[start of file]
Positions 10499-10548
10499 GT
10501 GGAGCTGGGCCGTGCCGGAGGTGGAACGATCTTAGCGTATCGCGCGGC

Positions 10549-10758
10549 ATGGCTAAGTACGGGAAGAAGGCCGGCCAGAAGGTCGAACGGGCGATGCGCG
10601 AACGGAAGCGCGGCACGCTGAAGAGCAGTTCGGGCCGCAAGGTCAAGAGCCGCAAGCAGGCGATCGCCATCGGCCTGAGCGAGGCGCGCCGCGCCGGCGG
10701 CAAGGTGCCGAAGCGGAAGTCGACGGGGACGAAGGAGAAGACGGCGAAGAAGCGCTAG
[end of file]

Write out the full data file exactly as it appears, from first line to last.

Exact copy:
Positions 10499-10548
10499 GT
10501 GGAGCTGGGCCGTGCCGGAGGTGGAACGATCTTAGCGTATCGCGCGGC

Positions 10549-10758
10549 ATGGCTAAGTACGGGAAGAAGGCCGGCCAGAAGGTCGAACGGGCGATGCGCG
10601 AACGGAAGCGCGGCACGCTGAAGAGCAGTTCGGGCCGCAAGGTCAAGAGCCGCAAGCAGGCGATCGCCATCGGCCTGAGCGAGGCGCGCCGCGCCGGCGG
10701 CAAGGTGCCGAAGCGGAAGTCGACGGGGACGAAGGAGAAGACGGCGAAGAAGCGCTAG